Once again, the Platform of Unions is planning another “Survival Rally” on March 2. In the southern Greek-Cypriot section of the island, the Teachers’ Union is planning its own rally in solidarity with the Platform whose clear message to Erdogan is: “Colonizers, pack up and leave Cyprus; we don’t need your help, this land is ours.”

This time around it seems that the time has come for Mr. Erdogan to heed his own advice and “listen to the people.”

3 Comments

  1. Leonie says:

    Very interesting points. But no matter what the Turkish Cypriots say, their isolation has ensured that corruption and nepotism are part of the system and the general mindset operates. If Ankara withdrew its funding, real financial sacrifices would have to be made, and the Turkish Cypriots have got used to their creature comforts. They want to have their cake and eat it. Ankara is reducing its funding of N Cyprus, but the irony is that after the invasion/intervention (and the fact is that the Turkish Cypriots were threatened with anihilation – contrary to what your writer claims), Turkey closed down the factories in the north, to foster’s Northern Cyprus’s dependance. So I agree Ankara is sending a double message, and really the Turkish Cypriots have no chance.

  2. Mandy says:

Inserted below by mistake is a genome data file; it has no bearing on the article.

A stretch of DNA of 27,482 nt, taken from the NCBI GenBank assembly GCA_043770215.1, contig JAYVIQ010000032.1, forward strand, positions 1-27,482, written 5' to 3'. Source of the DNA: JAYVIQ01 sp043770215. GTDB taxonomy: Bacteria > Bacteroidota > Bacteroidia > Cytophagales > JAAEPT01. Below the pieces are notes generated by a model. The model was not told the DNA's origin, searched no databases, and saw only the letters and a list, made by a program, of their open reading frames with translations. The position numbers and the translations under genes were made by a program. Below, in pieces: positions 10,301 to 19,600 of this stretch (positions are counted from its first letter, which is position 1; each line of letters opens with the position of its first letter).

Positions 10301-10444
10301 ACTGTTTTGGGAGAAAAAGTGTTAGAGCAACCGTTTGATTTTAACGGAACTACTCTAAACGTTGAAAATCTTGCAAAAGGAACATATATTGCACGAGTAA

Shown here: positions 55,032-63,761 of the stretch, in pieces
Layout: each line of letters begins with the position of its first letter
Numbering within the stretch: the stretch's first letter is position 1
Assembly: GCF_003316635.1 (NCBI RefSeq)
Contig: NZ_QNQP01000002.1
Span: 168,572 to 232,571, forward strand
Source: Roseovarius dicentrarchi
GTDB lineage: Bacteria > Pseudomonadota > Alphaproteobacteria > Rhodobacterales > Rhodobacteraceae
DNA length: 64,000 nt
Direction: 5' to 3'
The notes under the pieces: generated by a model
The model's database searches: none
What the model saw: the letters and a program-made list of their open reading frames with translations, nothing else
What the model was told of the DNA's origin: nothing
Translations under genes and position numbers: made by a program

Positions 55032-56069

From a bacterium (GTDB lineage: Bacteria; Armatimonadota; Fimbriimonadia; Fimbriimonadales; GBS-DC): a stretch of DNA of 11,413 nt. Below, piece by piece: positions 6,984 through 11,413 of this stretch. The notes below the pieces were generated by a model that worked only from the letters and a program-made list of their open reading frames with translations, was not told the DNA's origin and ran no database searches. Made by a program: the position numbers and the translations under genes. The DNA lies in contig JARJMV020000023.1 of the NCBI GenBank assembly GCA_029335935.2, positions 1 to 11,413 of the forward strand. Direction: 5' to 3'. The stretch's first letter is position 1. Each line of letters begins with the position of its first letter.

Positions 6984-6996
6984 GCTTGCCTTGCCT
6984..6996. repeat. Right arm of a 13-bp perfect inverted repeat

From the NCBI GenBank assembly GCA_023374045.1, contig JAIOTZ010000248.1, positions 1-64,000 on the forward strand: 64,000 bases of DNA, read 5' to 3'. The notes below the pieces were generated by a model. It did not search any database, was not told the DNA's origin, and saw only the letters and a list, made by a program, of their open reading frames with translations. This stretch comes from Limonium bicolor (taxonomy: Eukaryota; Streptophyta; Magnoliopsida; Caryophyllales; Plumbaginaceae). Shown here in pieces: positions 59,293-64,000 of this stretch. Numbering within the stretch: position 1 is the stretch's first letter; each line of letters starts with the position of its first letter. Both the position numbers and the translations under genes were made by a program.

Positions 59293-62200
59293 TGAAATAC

Lots of factual errors. I know little Cyprus is about 1000kms from where you are – but it’s not on the other side of the moon.
    Do you have access to the internet? Wikipedia perhaps. Dervis Eroglu an immigrant? That Cypriot Greeks never had any intentions of hurting Turkish Cypriots? Are you even aware of their activities betwwen 1963 to 1974? There are well documented events by independent sources.

    But here we are, ‘enemy of my enemy’ must be my friend, hence must be an angel mentality so apparent in your piece.

    Do you even publish any comments on your pieces? In an era of information at your fingerprints and transparency, my expectations are not very high when this sort of purported journalism still shows its head. Please, please get your facts right.

  3. GEORGE AVGERIS says:

    Cypriot TURKS killed each other in 1963: “Of these known deaths, 52 per cent were caused by Greek-Cypriots and 48 per cent were caused between 11 August 1964 and 15 November 1967, records from various authoritative sources indicate that 109 Turkish-Cypriots are known to have been killed. . . . This number probably includes all Turk-Cypriots killed by Greek-Cypriots and the majority of Turk-Cypriots who were killed by Turk-Cypriots.“

    [Richard A. Patrick, Political Geography and the Cyprus Conflict: 1963-1971 (Department of Geography, University of Waterloo, 1976), pp. 45-88.]

    Patrick was a Canadian UN military officer on Cyprus.

    Some Turkish apologists may argue that Patrick, being a westerner is jaundiced.

    Yet, Dr. Vamik Volcan, a Cypriot Turkish author, wrote admiringly of the opinions of UN military personnel.

    Cypriot Turks “were forced into enclaves all over the island – all with the aim to demonstrate that peaceful coexistence was impossible and that partition was the only solution.”

    [Robert Ellis, “The Scandalous History of Cyprus”, Guardian.co.uk, 3 March 2010]

    The TNT had a decade-long history of killing Cypriot Turkish leftists.

    [Perry Anderson, “The Divisions of Cyprus”, in http://www.lrb.co.uk/v30/n08/perry-anderson/the-divisions-of-cyprus